Count Curt von Stedingk (1746-1837) was born to a noble family in Swedish Pomerania and joined the Swedish army at an early age. He received his baptism of fire in the battle of Stralsund when he was only 13 years old and later joined the Swedish regiment in France, Royal suédois. He took part in the America War of Independence and was awarded the Order of the Cincinnati by George Washington.
Back in France, he was celebrated as a hero and, with the more famous Axel von Fersen, he became a member of the circle around Queen Marie-Antoinette and King Louis XVI, which also brought him into contact with King Gustaf III of Sweden, with whom he was to develop a close relationship.
In 1787 he returned to Sweden and took part in the war against Russia in 1788-1789. When the war ended he was appointed ambassador to the court of St Petersburg, where he was on close terms with the monarchs Ekaterina II and Aleksandr I.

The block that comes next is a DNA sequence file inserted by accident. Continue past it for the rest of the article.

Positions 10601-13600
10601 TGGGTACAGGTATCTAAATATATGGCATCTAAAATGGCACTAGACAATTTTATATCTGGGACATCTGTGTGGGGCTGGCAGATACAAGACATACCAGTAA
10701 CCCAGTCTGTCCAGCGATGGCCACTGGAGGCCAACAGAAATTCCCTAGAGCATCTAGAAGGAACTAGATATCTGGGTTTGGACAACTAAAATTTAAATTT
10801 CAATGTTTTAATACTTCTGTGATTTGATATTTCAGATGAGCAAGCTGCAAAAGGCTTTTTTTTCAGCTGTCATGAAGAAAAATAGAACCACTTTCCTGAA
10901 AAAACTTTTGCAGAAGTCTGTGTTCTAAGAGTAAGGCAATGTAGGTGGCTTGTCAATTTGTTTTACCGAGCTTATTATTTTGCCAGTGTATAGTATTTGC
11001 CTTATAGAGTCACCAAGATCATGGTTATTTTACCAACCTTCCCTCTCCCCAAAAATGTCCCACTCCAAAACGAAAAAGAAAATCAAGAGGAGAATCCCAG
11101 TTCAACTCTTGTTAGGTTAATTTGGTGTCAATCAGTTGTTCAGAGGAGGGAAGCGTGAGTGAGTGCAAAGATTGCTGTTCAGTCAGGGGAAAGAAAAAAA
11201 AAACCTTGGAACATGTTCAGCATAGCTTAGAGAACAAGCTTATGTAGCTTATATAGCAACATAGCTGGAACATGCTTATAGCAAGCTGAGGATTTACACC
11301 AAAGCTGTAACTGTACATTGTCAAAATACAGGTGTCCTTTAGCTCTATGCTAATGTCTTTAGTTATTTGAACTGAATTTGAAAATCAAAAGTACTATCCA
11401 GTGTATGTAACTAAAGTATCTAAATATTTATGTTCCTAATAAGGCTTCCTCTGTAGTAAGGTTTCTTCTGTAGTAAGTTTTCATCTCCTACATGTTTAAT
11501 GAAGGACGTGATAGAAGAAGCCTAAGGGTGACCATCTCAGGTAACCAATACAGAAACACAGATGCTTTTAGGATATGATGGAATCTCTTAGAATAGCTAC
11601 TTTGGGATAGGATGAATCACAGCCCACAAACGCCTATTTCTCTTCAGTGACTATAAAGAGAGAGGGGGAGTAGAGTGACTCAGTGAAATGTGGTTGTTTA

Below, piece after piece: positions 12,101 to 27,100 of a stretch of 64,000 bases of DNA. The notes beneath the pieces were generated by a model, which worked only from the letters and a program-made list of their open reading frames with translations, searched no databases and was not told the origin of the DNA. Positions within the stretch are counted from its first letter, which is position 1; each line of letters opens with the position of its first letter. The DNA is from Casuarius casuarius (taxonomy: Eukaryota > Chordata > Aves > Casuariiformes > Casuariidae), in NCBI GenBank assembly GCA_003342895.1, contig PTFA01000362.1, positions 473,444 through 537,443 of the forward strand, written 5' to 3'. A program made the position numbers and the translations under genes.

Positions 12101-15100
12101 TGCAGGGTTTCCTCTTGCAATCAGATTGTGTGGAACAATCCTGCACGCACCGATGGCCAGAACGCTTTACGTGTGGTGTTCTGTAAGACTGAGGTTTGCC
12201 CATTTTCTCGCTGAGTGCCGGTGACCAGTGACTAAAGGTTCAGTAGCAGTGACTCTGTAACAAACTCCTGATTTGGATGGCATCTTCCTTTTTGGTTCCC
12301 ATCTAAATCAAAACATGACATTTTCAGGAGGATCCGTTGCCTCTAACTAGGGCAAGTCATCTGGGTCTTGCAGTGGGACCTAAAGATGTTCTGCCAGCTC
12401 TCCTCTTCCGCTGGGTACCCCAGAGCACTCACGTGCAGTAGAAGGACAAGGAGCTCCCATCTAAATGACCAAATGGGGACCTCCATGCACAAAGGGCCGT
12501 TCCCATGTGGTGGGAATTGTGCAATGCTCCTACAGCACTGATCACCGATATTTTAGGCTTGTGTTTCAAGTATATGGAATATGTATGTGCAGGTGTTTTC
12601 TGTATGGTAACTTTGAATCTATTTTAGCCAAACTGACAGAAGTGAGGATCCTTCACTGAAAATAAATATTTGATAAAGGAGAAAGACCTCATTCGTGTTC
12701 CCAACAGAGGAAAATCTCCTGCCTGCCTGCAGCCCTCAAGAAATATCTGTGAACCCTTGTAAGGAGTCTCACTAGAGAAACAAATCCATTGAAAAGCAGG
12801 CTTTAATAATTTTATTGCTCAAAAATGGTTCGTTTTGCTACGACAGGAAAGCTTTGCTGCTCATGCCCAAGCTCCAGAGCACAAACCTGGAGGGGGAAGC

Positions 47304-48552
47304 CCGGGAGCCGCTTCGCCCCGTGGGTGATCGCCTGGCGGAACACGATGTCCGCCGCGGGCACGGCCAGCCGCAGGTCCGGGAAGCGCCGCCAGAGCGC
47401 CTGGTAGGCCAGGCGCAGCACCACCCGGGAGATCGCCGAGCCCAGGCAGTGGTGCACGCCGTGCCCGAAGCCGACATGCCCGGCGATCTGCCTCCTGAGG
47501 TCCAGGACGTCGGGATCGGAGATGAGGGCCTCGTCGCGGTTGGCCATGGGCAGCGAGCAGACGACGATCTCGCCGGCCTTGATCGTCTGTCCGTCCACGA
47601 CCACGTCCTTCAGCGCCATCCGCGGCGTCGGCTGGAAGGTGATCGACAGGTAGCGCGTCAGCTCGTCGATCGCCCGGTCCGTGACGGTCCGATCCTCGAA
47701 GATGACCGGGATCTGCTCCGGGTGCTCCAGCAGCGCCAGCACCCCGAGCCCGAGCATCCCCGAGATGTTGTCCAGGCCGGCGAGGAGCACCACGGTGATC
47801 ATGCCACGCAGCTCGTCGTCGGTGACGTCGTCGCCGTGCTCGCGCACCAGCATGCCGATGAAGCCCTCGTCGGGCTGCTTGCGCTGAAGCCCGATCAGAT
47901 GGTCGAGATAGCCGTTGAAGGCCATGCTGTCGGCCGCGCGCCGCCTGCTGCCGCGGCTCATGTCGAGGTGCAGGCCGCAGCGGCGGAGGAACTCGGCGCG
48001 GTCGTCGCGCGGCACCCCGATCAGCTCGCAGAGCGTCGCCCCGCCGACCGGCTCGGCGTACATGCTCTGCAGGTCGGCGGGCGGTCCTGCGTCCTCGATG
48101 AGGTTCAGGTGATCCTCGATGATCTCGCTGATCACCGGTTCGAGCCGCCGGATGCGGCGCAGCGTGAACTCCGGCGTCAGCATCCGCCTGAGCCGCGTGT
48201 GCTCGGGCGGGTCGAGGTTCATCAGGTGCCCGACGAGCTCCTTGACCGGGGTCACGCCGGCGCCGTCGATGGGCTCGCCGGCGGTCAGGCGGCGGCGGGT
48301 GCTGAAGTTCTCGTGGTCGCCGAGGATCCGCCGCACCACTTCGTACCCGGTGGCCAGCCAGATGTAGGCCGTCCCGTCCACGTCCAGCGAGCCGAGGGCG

He was recalled from St Petersburg when war again broke out between Sweden and Russia in 1808. After the Swedish defeat it fell to him to lead the negotiations for peace with Russia in Fredrikshamn in 1809 and it was he who had to put his signature on the treaty which cost Sweden Finland. After the peace had been concluded, he was again appointed ambassador to Russia.
Already made a general in 1807 and a count in 1809, in 1812 he was promoted to the rank of Field Marshal. He led the Swedish army in the campaign against France and in 1814 Stedingk signed the Peace of Paris on his country’s behalf.
He made his last visit to Russia at the age of 80 in 1826, when he represented Sweden and Norway at the coronation of Emperor Nikolaj I. When he died in 1837, he was the last surviving Swedish Field Marshal and the last of the so-called “Gustavians”, having seen six kings from Fredrik I to Carl XIV Johan.
The picture shows a detail of a portrait by G. J. J. H. Le Monnier. It was done in 1802 and hangs at Elghammar Manor, the beautiful country house in Russian Empire style, located in Sudermania, which Giacomo Quarenghi, one of Ekaterina II’s favourite court architects, designed for Stedingk in 1809-1810.